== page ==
After tacking it in place,...
After tacking it in place, the clamps are removed and the horns are fully welded to the butt plates.
A mechanical fan can draw as much as 20 horsepower at 6,500 rpm. That’s power that would otherwise go to the rear wheels, and a reason you may want to consider moving to an electric fan. Modern designs use ultra-efficient fan blades and powerful electric motors and do a better job of moving air through the radiator than older designs that often struggled to keep a race engine in the proper temperature operating range.
And other than the draw on the alternator (if you run one) an electric radiator fan causes no horsepower penalty. If you run short features you may even be able to get by running an electric radiator fan completely off your battery and not running an alternator at all. You may even be able to completely turn it off when racing under green-flag conditions if you’re moving enough air through the radiator to keep it cool on its own.
Don’t Restrict the Coolant
The side mounting plates for...
The side mounting plates for the bottom of the radiator are simply plates bent into an “L.” Make sure they are at least ¼-inch higher than the sway bar tube to protect the radiator from hitting the track if the suspension bottoms out. Here, Newling uses a level to make sure they’re in line with the upper radiator support brace.
An old racing myth is that in order to maximize cooling efficiency you have to restrict the speed of coolant flow through the system. The thinking was that if the water travelled more slowly through the engine it would have time to pull away more heat. But that thinking won’t work for a few reasons.
First, restricting water flow through the cooling system causes the water pump to work harder than necessary. This not only can be a horsepower drain on your engine, but requiring the water pump to try to push water through a restriction can lead to cavitation. Cavitation hurts the system’s ability to cool the engine because it creates air bubbles in the coolant. And air not only doesn’t move heat as efficiently as water, but it can also get trapped in the water jackets and create steam pockets that lead to detonation.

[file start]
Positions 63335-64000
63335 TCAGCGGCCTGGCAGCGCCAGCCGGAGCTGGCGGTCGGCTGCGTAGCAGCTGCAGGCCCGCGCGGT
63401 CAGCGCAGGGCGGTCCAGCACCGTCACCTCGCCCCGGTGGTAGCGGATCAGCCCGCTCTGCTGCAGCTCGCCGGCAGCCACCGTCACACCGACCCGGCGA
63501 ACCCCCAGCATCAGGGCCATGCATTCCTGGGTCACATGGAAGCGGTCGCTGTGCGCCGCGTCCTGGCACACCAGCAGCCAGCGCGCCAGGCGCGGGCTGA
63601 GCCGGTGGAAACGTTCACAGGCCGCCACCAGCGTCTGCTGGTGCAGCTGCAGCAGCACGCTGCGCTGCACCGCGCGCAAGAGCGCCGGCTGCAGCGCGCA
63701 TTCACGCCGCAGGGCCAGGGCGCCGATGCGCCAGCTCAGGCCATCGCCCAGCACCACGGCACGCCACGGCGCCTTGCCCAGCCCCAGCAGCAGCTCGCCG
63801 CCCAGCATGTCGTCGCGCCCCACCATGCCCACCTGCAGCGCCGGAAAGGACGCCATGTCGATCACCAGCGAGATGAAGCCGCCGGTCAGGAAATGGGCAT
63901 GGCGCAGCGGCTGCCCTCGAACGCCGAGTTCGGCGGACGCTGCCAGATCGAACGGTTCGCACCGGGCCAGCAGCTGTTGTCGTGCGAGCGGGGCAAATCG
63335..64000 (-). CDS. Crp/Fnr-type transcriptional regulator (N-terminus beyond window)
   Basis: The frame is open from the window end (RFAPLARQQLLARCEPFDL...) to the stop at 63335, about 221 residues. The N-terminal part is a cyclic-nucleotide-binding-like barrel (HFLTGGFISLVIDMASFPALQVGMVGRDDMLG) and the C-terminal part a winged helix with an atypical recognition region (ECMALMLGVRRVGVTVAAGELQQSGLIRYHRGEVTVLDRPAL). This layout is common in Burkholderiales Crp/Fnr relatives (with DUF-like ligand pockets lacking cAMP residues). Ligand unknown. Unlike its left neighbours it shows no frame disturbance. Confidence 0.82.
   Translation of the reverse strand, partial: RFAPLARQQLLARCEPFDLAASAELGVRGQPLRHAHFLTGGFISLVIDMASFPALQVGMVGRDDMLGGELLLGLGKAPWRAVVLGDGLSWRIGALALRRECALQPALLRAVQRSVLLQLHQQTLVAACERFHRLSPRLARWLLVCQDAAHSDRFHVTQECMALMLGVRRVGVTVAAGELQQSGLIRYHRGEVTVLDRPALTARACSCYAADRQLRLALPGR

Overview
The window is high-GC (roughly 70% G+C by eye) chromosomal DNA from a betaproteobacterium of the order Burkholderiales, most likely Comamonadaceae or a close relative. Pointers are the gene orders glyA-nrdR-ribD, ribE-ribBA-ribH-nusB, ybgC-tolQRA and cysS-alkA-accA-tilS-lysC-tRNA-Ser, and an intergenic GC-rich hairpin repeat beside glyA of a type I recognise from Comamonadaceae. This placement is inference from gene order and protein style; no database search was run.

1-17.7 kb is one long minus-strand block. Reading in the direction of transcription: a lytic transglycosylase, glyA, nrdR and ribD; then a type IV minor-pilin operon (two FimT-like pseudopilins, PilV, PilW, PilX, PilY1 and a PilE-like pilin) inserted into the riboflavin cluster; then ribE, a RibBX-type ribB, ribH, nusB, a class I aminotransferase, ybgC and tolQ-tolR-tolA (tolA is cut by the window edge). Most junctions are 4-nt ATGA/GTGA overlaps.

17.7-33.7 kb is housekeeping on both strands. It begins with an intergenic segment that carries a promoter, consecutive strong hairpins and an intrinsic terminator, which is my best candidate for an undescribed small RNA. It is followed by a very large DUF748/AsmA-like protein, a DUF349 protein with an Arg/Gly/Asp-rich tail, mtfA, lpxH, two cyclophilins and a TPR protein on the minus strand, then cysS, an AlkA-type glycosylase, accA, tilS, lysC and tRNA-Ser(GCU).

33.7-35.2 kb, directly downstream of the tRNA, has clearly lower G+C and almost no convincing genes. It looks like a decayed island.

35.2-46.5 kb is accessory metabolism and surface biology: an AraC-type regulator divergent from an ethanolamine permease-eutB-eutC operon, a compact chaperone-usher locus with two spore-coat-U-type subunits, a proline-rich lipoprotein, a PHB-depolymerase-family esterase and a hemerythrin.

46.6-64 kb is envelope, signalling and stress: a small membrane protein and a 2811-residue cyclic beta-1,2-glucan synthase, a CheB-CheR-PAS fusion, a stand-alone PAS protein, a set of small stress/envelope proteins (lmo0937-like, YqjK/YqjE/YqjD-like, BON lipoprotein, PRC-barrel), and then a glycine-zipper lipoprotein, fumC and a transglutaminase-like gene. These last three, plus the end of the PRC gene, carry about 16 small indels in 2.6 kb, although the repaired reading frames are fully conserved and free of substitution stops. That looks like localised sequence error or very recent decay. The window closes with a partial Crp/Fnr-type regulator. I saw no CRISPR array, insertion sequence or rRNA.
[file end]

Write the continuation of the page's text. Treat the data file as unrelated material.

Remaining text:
Second, once the water gets past the restrictor, it moves more slowly through the radiator’s cooling tubes. Slow moving water moves smoothly through the tubes with little tumbling. It’s called “laminar flow” and when you have this condition the water that’s in contact with the cooling tubes is cooled while the water that’s in the center of the tube is insulated and isn’t able to shed its heat into the radiator and eventually the atmosphere.
But engine coolant that rushes quickly through the cooling tubes becomes turbulent. Instead of flowing smoothly, it tumbles through the cooling tubes so that it all comes into contact with the walls of the tubing. Turbulent flow promotes more homogenous cooling which makes for a more efficient radiator.
Now the braces are tack welded...
Now the braces are tack welded to the bottom of the horns. The plates could have been slapped to the sides of the horns, but Newling trimmed them and welded them flush with the bottom of the horns to save a few more ounces (along with the lightening holes).
Once you’ve selected the perfect radiator size and style for your racing application, you’ll also need to maintain it to make sure it’s performing just as efficiently at the end of the season as when you first installed it.
One of the most important things is to make sure you have absolutely no air trapped in the cooling system. Air trapped in the water jackets of either the block or cylinder heads, as we’ve already mentioned, causes high-pressure pockets of heat that the coolant can’t reach and causes all sorts of problems. Also, if air bubbles are pushed through the radiator’s cooling tubes it can cause them to swell or crack. And even if the tubes don’t crack, the expansion from swelling can smash the cooling fins together. This can be a difficult mystery to solve. You have a radiator that doesn’t leak or show signs of damage but isn’t cooling as well as it used to.